The New Irony of Free Speech

76 Pages Posted: 24 Sep 2018 Last revised: 27 Feb 2019

See all articles by Moran Yemini

Moran Yemini

Center for Cyber, Law and Policy, University of Haifa; Information Society Project, Yale Law School; Digital Life Initiative, Cornell Tech

Date Written: September 11, 2018

Abstract

In his The Irony of Free Speech, published in 1996, Professor Owen Fiss argued that the traditional understanding of freedom of speech, as a shield from interference by the state, ended up fostering a system that benefited a small number of media corporations and other private actors, while silencing the many, who did not possess any comparable expressive capacity. The conventional wisdom is that by dramatically lowering the access barriers to speech, the Internet has provided a solution to the twentieth-century problem of expressive inequality identified by Fiss and others. As this article will demonstrate, however, the digital age presents a new irony of free speech, whereby the very system of free expression that provides more expressive capacity to individuals than ever before, also systematically diminishes their liberty to speak. The popular view of the Internet as the ultimate promoter of freedom of expression is, therefore, too simplistic. In reality, the Internet, in its current state, strengthens one aspect of freedom (the capacity aspect) while weakening another (the liberty aspect). It trades liberty for capacity. The article will explore the process through which expressive capacity has become a defining element of freedom in the digital ecosystem, at the expense of liberty. The process of diminishing liberty in the digital ecosystem follows along six related dimensions explored in this article: interference from multiple sources; state-encouraged private interference; multiple modes of interference; new-media concentration; lack of anonymity; and lack of inviolability. The result of these liberty-diminishing dimensions of our current system of free expression, taken together, is that while we may be able to speak more than ever before, we are not able to speak freely.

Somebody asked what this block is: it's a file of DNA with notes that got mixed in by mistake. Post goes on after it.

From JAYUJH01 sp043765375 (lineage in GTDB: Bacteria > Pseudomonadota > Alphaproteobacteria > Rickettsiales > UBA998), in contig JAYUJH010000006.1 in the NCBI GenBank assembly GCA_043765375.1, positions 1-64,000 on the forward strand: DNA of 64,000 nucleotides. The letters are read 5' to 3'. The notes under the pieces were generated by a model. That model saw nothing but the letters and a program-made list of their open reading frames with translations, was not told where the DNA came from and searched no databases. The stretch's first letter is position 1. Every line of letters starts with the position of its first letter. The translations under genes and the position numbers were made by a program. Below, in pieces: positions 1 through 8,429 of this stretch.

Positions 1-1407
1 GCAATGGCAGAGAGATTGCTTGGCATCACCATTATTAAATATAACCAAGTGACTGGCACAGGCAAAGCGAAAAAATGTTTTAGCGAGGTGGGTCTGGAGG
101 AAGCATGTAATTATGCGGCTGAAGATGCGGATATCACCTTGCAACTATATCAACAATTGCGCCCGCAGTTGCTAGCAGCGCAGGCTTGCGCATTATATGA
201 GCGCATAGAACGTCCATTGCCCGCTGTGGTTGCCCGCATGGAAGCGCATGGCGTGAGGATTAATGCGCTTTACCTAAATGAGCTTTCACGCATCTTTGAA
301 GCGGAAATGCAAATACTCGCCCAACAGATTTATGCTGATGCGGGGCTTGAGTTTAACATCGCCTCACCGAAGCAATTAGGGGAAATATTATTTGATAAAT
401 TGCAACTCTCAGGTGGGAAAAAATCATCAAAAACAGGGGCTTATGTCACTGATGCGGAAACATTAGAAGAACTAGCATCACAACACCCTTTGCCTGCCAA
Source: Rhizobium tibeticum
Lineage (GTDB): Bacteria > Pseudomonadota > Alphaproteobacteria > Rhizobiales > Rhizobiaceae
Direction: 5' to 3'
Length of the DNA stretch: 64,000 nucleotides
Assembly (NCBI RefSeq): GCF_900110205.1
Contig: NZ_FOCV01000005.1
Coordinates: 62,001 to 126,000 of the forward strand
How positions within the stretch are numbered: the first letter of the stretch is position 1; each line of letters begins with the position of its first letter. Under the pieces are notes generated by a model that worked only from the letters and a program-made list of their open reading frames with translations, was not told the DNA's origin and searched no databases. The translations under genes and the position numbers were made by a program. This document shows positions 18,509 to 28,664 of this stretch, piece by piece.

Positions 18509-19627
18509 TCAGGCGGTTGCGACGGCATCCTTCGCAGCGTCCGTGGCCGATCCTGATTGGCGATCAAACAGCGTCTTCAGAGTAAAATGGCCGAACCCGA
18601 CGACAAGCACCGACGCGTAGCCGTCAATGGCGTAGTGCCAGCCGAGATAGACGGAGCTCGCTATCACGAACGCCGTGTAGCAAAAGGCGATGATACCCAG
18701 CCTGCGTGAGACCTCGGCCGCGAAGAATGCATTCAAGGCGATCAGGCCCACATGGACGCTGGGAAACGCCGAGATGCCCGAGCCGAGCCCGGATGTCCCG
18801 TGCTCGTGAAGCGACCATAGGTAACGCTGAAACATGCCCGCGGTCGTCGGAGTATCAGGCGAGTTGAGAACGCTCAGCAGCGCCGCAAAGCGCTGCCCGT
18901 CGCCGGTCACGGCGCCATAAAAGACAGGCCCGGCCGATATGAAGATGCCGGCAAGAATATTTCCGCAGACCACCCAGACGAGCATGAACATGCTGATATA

Keywords: freedom of speech, expressive capcity, liberty, the digital ecosystem, technology and morality, technological mediation

Suggested Citation

Yemini, Moran, The New Irony of Free Speech (September 11, 2018). 20 Columbia Science and Technology Law Review 119 (2018), Available at SSRN: https://ssrn.com/abstract=3247735

Moran Yemini (Contact Author)

Center for Cyber, Law and Policy, University of Haifa ( email )

Mount Carmel
Haifa, 31905
Israel

Information Society Project, Yale Law School ( email )

Digital Life Initiative, Cornell Tech

111 8th Avenue #302
New York, NY 10011
United States

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